Less is more. Period.
Managing a small number of tasks, having less money, working in an entry level job, driving an old car; all of these things are for all intents and purposes, insignificant. According to the societal standard that having loads of money and shoving that in other people’s faces means you’ve arrived or that running a 1MM+ company proves your value, with only a little, you aren’t doing shit.
Money Isn’t Everything, Right?
Let me be clear. Having a lot of money is an accomplishment. Similar to a growing toddler that can use the big girl potty, something clearly has been attained. What isn’t clear is why having a pile of cash is still such a big deal. Singers are constantly telling society at large that money won’t buy you happiness, while raking it in on highly publicized tours. Motivational speakers proclaim how the amount you’ve amassed in your bank account won’t solve all your problems, while happily taking your money at the door to their happiness seminar. Are you as confused as I am?
What does ring true to me, is the concept that being responsible for a few tasks and completing said tasks impeccably well, can prove your value and denote success more than accidentally becoming a millionaire after 12 months of hard work.
When given a little bit of responsibility, I’d argue that following through is more important than how well you manage a loaded company and here is why. If you can be truthful, prove your effectiveness, and show up to do the work every day with less responsibility, you can be trusted with more responsibility.
You’ve shown you can be trusted because regardless of what you are capable of doing, you do the work and you excel. When you have plenty and haven’t experienced less, you seem more likely to be unaware of how blessed you really are. There is less depth to your thankfulness. Anyone in Michigan who has had a car without heat in the wintertime knows the value that having heat provides. When the time comes to get another car and they find themselves with heat, their appreciation runs deeper.
Fulfillment of Grace
I was driving home the other day and I was reminded of the verse Matthew 25:21, which reads “His lord said unto him, Well done, thou good and faithful servant: thou hast been faithful over a few things, I will make thee ruler over many things: enter thou into the joy of thy lord.”
It had been a day filled with several projects. I was headed home to work on more, which I was looking forward to, and then it struck me. Last year, I had been faithful with smaller and potentially less important projects. I completed them as promised, with the utmost quality of work. Instantaneously, a feeling of grace washed over me. Poignant as it was true, I knew my faithfulness in my previous promises was bearing fruit.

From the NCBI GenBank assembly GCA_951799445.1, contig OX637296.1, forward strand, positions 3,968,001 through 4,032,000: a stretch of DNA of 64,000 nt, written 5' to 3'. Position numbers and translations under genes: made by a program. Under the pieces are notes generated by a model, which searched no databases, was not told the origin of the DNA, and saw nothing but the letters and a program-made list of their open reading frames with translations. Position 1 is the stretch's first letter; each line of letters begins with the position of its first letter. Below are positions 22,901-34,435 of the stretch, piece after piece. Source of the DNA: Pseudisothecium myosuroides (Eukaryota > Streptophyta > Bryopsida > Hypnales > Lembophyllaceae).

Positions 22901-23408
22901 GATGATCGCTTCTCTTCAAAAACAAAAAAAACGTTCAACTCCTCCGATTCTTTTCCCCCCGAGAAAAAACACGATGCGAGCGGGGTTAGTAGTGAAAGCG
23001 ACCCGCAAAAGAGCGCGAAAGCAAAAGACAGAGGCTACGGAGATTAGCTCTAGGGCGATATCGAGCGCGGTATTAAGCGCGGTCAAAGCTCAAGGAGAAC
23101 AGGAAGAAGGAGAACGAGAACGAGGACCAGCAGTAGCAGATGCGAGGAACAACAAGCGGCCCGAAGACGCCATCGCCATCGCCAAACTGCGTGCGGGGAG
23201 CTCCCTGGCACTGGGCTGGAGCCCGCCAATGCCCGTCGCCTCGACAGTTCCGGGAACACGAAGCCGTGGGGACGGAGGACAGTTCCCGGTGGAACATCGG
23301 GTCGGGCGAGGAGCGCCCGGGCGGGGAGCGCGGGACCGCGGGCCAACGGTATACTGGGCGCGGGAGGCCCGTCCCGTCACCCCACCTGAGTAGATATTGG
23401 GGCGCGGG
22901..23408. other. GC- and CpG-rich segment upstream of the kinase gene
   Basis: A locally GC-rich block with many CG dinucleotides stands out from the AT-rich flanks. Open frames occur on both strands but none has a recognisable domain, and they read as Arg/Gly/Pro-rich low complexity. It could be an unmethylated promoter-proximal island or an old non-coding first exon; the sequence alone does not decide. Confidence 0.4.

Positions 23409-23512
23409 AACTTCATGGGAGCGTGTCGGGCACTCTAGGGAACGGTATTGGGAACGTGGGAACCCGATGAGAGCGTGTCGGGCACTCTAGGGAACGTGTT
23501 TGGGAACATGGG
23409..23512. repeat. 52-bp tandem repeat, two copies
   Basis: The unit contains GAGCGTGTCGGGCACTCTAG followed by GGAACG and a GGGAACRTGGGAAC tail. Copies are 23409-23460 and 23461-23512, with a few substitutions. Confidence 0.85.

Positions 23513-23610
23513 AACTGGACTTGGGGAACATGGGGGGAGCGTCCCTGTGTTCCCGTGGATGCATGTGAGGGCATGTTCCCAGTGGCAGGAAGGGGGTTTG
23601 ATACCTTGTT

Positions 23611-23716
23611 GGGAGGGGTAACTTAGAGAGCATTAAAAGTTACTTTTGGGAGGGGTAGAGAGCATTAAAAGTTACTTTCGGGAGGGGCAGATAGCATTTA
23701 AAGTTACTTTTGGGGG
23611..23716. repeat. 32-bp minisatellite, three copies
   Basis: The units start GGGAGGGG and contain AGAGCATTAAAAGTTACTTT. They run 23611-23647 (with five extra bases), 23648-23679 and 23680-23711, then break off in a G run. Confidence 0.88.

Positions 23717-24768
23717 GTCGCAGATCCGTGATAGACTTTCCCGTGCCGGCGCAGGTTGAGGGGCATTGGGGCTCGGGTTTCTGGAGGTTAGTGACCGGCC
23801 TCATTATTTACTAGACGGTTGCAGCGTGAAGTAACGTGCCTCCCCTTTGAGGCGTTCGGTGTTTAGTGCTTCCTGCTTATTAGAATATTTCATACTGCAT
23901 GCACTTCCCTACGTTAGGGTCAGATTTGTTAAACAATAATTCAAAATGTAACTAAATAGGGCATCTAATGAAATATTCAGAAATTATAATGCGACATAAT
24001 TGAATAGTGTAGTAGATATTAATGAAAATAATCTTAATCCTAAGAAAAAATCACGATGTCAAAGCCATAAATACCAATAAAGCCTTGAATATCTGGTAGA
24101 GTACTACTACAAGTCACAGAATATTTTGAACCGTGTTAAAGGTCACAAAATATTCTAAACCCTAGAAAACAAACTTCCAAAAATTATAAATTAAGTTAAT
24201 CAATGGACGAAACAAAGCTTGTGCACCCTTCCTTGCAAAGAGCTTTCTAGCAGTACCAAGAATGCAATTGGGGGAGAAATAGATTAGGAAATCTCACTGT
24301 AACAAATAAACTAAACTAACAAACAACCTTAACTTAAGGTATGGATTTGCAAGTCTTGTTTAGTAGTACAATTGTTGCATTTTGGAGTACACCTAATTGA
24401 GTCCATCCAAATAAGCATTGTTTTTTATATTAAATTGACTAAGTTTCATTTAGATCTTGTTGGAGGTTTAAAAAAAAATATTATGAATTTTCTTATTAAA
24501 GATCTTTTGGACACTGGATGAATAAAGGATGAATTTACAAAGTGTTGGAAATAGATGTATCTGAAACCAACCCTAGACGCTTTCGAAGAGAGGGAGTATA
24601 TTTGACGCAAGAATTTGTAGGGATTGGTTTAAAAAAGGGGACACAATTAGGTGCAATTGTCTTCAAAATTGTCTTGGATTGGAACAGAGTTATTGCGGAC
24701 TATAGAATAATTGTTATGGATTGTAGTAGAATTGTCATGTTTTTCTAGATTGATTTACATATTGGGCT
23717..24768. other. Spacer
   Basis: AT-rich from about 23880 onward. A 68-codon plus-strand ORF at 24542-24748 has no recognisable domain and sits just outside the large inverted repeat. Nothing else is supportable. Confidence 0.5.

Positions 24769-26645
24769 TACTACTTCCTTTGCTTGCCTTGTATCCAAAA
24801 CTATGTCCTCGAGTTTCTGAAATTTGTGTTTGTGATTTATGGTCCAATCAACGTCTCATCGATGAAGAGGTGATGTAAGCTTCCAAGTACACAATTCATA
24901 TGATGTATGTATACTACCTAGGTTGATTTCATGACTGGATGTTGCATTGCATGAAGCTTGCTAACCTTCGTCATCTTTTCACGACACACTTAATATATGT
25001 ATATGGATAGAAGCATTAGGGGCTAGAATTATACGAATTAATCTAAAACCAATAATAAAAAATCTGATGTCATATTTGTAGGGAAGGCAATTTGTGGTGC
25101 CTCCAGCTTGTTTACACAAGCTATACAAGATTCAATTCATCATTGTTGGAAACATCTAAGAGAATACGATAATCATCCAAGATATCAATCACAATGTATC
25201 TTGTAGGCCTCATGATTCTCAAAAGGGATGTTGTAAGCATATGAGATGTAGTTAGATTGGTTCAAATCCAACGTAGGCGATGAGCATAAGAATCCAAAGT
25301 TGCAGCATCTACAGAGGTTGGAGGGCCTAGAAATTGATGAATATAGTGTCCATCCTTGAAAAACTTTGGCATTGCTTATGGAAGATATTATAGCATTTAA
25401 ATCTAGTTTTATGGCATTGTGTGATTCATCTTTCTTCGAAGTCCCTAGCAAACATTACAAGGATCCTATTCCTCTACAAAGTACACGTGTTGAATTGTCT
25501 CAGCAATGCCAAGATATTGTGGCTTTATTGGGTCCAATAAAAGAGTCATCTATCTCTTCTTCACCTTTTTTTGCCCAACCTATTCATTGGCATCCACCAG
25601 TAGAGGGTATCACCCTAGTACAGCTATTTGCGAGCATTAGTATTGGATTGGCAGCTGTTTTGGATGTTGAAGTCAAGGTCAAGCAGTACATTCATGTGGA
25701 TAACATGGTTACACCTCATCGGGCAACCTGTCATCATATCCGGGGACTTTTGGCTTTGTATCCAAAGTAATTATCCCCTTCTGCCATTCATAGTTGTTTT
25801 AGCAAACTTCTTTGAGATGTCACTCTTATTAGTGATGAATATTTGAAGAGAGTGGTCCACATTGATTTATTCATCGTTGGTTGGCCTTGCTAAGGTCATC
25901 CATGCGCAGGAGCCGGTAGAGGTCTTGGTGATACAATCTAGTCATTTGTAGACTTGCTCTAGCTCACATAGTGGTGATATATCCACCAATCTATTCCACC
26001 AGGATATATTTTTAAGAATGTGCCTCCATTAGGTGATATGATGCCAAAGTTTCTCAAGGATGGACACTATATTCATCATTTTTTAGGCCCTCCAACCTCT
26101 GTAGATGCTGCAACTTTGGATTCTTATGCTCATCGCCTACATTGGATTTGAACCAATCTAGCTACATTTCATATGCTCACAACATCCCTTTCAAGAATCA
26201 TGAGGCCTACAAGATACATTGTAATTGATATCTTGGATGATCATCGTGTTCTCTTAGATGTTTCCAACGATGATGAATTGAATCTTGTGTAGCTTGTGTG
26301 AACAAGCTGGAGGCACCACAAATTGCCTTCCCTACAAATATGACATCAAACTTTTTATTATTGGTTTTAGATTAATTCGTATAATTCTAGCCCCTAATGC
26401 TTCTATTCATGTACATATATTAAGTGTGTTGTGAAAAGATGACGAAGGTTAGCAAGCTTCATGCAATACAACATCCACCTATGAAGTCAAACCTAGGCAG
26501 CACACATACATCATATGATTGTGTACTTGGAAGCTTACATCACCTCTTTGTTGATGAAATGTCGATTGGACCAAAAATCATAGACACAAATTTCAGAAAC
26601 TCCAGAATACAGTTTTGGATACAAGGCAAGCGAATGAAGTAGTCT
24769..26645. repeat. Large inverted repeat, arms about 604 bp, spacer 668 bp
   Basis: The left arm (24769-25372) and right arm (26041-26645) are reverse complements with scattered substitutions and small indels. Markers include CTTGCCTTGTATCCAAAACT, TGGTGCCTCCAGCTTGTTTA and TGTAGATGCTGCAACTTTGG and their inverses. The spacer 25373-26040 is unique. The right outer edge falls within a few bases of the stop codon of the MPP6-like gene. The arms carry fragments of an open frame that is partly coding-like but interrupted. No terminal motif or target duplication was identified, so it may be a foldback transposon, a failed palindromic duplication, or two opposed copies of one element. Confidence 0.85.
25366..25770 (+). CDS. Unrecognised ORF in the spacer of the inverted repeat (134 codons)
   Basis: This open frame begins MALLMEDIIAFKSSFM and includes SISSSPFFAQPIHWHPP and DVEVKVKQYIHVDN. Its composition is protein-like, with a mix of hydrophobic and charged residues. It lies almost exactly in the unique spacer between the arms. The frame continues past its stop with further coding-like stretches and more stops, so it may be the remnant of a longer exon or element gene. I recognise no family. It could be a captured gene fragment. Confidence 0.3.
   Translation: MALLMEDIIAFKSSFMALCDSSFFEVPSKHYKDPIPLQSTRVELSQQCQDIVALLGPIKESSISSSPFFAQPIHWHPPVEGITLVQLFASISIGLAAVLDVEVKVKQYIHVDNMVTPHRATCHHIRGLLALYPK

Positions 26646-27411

Faithfulness On The Job
I’m being trusted with more now, as I was faithful with less. There is a cascading of bigger projects downstream to me, sometimes directly linked to my ability to persevere in previous roles. Regardless of your faith, it’s easy to see the value in someone excelling in a position of lesser status. When slacking off would be very easy and expected, showing your commitment to the job at hand truly ups your value. Without the promise of something greater, you are showing your preparedness for that un-assumed next step.
Honesty seems to be a hot topic at the moment, so I’m choosing to ride the wave and chime in. Honesty is concurrent with accountability. Everyone is accountable for their own actions, while actually being held accountable is a totally different story. On culpability, when it comes to the business-man or woman who has “succeeded,” there seems to be a portion of the story untold.
Instead of merely mentioning dreaming big, taking risks, not giving up when you hear no a thousand times, when asked “what would you want to say to someone just starting out,” entrepreneurs should also be saying this:
“Have visions, make plans, and follow through with those plans. Dream big and take risks. But most importantly, be faithful in your current role and give it your all. Everyone starts somewhere. Be your best wherever that starting point is. Each step on your journey is a litmus test for your endurance. There is a morsel in every role you play, to digest and grow from. Be thankful and be faithful. That will take you where you need to go.”
At this point, you must know what I’m going to say. Be faithful over a little, and more is to come. I can’t say where or when. But give each step your all. Maybe some days just showing up is giving it your all, because you’re feeling defeated and want to quit.
Don’t. Resist the urge to quit.
You may get rerouted and your plans may change but that’s not quitting. That’s adaptability. Keep putting one foot in front of the other and remember to be thankful for each opportunity that presents itself.